Honey Bees Pollination

620 Words3 Pages
What is the role of bees as pollinators? Most of the plants growing in our climate zone requires pollination by insects. For some species (even though they are self-pollinating) the presence of pollinators is beneficial, for a large group of plants pollination is necessary and yield depends on insects. Pollinating insects in the course of a thousand years of evolution have adapted to pollination. Also, the flowers have developed many adaptations enabling their pollination. Full pollination increases crop, improves the quality of fruits and vegetables, increases their sugar and vitamins content and also improves the quality of seeds. In return, entomophilous plants provide insect rich in nutrients pollen and nectar (Ollerton et al, 2011). The largest and most important group of pollinators are hymenoptera among them Apidae: honey bee, solitary bees and bumblebees. Another group are flies, butterflies and beetles. The honey bee plays a major role among all pollinators, pollinating about 90% of trees, shrubs, plants, green crops and wild plants (Ollerton et al, 2011). It is known that the pollination of flowers by the honeybee have more important significance for man than produced honey, propolis pollen or…show more content…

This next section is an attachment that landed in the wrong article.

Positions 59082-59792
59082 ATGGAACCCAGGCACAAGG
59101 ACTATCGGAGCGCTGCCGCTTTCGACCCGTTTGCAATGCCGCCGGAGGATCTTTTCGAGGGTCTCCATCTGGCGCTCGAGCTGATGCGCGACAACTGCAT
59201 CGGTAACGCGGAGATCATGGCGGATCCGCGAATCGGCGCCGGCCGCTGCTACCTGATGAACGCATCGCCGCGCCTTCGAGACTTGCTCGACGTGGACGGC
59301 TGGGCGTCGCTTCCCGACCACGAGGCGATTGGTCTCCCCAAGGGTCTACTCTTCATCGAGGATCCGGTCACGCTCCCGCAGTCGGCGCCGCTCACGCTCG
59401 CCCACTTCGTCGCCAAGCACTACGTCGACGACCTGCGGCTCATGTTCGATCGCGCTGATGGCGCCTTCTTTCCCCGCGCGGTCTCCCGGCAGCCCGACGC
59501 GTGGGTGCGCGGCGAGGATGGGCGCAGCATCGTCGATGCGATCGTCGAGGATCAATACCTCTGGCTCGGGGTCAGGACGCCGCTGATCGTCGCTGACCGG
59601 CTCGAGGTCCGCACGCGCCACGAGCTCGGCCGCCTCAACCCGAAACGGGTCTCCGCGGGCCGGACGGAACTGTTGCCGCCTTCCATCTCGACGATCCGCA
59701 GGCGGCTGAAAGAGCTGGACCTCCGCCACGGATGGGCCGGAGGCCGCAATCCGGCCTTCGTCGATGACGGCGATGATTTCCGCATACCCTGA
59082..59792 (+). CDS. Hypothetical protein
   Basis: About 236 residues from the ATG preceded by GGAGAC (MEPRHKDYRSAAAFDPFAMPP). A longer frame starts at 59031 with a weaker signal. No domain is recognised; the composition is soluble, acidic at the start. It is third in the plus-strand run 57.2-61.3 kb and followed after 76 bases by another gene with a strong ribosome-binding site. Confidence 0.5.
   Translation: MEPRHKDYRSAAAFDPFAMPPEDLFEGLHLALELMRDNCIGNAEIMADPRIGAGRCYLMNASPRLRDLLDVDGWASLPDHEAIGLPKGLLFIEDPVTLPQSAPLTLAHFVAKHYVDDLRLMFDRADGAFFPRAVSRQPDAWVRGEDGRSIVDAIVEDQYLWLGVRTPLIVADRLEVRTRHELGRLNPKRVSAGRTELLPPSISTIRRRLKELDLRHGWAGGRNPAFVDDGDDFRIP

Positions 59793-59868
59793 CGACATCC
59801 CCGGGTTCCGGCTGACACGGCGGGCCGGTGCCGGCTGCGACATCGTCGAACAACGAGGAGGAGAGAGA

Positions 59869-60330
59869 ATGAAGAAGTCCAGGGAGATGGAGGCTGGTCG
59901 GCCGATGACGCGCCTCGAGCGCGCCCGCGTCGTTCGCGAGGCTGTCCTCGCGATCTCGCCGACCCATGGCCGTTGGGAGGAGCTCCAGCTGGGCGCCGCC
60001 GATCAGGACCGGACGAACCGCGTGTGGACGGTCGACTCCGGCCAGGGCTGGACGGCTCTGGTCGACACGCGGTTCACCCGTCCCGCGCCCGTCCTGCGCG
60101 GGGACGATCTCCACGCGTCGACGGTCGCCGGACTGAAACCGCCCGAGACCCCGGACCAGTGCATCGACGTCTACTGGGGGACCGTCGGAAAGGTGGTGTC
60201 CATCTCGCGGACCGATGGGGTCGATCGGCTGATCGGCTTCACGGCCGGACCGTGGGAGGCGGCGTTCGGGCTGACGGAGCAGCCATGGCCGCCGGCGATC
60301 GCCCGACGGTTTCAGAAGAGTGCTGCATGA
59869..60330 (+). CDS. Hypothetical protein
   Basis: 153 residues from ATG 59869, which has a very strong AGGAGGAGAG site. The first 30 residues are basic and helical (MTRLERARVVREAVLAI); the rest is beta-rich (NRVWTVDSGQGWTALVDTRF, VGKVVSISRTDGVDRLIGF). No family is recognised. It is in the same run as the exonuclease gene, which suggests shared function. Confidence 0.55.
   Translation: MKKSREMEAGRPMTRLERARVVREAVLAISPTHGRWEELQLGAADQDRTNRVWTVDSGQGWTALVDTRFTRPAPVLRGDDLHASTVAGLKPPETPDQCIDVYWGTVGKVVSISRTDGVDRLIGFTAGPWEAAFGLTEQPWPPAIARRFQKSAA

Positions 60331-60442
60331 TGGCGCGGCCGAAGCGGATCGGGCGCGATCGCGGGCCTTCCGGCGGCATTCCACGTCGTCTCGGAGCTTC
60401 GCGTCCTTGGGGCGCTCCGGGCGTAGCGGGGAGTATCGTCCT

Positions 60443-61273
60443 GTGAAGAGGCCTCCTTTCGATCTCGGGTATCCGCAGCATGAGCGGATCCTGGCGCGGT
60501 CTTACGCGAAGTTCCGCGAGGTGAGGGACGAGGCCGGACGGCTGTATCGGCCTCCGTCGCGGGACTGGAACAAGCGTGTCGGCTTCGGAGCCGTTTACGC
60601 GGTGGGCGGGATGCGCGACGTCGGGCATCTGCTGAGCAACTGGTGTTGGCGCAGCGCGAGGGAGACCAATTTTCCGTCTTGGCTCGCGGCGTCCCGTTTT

In the United Kingdom, at least 39 species of agricultural plants grown for fruit or seed collection is pollinated by insects. Honey Bees and bumblebees are most commonly found insects on flowers and are the main pollinators of crops. As a result of the analysis of 13 major field crops and 2 greenhouse cultivation is estimated that the annual value arising from insect pollination in the UK amounts 202 million pounds. From what on honey bees accounts about 137.8 million pounds (Carreck and Williams, 1998). Recent estimates suggest that the global economic benefits of natural pollination amount to 265 billion per year (UNEP,

More about Honey Bees Pollination

Open Document